On 1st March 2017, Ash Wednesday, the Bishop of Coventry dedicated ‘The Coventry-Dresden Cope’, a new vestment to be worn for commemorative occasions by those involved in the work of reconciliation and the Community of the Cross of Nails in Coventry and in Dresden.
The cope was designed and made by international artist Terry Duffy. Duffy first conceived the idea in 2013 by creating a large abstract oil painting in the shape of a cope, split in two halves. One half was dedicated to each of the two cities, creating a symbolic motif of their differing histories and joint journey of post-war reconciliation. Duffy described it as “a symbol of unity within a world shaken by conflict”.
The painting was offered by Duffy to the Anglican Church in Great Britain and the Lutheran Church in Germany in 2014. At the invitation of the Bishop of Saxony and the Bishop of Coventry, it was displayed as a whole piece in the Kreuzkirche, Dresden, for the 70th anniversary of the bombing of the city in February 2015, and moved to Coventry Cathedral for the 75th anniversary of the bombing in November 2016.
At the invitation of the Bishop of Coventry, in 2015 Duffy began work to develop the concept of the painting into a wearable cope. Over two years, he created the Coventry-Dresden Cope as a vestment to be worn by ministers. The cope’s striking artistic quality is in its unique photo-montage combining the original painting, an image of the artist’s vast 'Victim, no resurrection' crucifix and archive photographs of the two cities. The cope is the first of its kind and a liturgical landmark: it is the first church vestment to be made using photographic images and the first to be dedicated specifically for use in two cities. Duffy has a long interest in the history of Coventry and Dresden, and has given the vestment to the Bishop of Coventry for shared use here and in churches in Dresden.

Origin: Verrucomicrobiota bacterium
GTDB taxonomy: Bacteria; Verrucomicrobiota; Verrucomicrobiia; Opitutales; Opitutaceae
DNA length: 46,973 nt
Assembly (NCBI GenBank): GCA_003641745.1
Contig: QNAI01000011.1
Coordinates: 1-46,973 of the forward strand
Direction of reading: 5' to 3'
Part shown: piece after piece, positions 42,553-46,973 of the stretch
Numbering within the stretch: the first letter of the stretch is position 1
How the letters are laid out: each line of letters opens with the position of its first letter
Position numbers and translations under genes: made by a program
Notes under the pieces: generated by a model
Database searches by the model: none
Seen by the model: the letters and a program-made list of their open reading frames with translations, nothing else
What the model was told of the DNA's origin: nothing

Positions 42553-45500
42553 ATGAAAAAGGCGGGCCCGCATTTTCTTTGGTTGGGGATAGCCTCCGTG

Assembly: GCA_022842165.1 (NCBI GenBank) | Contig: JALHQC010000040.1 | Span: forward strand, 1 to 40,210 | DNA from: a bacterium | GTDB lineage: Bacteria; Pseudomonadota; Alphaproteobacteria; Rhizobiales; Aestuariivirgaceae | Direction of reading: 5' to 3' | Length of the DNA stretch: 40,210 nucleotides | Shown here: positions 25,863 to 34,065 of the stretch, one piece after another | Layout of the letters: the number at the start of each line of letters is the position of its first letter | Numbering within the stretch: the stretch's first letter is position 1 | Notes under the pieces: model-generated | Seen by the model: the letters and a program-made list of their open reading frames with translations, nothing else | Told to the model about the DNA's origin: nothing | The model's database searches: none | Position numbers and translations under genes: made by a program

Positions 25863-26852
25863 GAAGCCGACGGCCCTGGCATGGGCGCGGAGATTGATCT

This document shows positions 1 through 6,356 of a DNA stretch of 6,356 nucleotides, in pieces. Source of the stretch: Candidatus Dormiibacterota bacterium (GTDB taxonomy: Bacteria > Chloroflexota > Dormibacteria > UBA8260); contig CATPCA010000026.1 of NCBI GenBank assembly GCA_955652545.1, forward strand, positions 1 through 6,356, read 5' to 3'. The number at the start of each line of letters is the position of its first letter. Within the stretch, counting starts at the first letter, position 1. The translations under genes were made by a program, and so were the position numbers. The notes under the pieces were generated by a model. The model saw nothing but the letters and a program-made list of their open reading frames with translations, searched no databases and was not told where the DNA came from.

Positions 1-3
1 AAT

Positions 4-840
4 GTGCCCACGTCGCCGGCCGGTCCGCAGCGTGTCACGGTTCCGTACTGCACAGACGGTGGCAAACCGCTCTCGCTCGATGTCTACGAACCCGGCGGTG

The themes of reconciliation and rebirth are central to the cope’s design. Images of the rebuilt Frauenkirche, Jacob Epstein’s sculpture of St. Michael triumphing over the devil in Coventry, and of victims being helped to recovery after the bombing in Dresden are al super-imposed onto the original painting. The design also includes the symbols of the Community of the Cross of Nails, whose ministry of reconciliation unites Coventry Cathedral and the Frauenkirche with many other churches and centres around the world. The words ‘Father Forgive’ in English and German, from the Coventry Litany of Reconciliation, underpin the imagery.
Duffy presented the Coventry-Dresden Cope to Coventry Cathedral on Ash Wednesday, and the Bishop of Coventry dedicated it to begin the season of Lent at a celebration of the Eucharist with imposition of ashes. The Bishop recalled the priestly vestments worn by Aaron under the Old Covenant: an ephod which bore the names of the sons of Israel on two onyx stones. His prayer of dedication reflected on the way in which those who will wear the Coventry-Dresden Cope will carry and bear the story and suffering of both cities and the message of hope and reconciliation brought by the cross of Jesus Christ. The Bishop’s sermon reflected on the Christian hope of new life out of death, and mentioned Ash Wednesday in 1945, when the city of Dresden lay in rubble and millions of its inhabitants had been turned to ash in the heat of the bombing. Duffy commented that, when creating the original painting he wrote on the studio wall beside it: Whoever wears this has the power to change minds. He explained that these words represented his hope for spreading an understanding, and ownership, of reconciliation. “The wearers will carry on their backs the truth and reality of what happened.”
by Victoria Price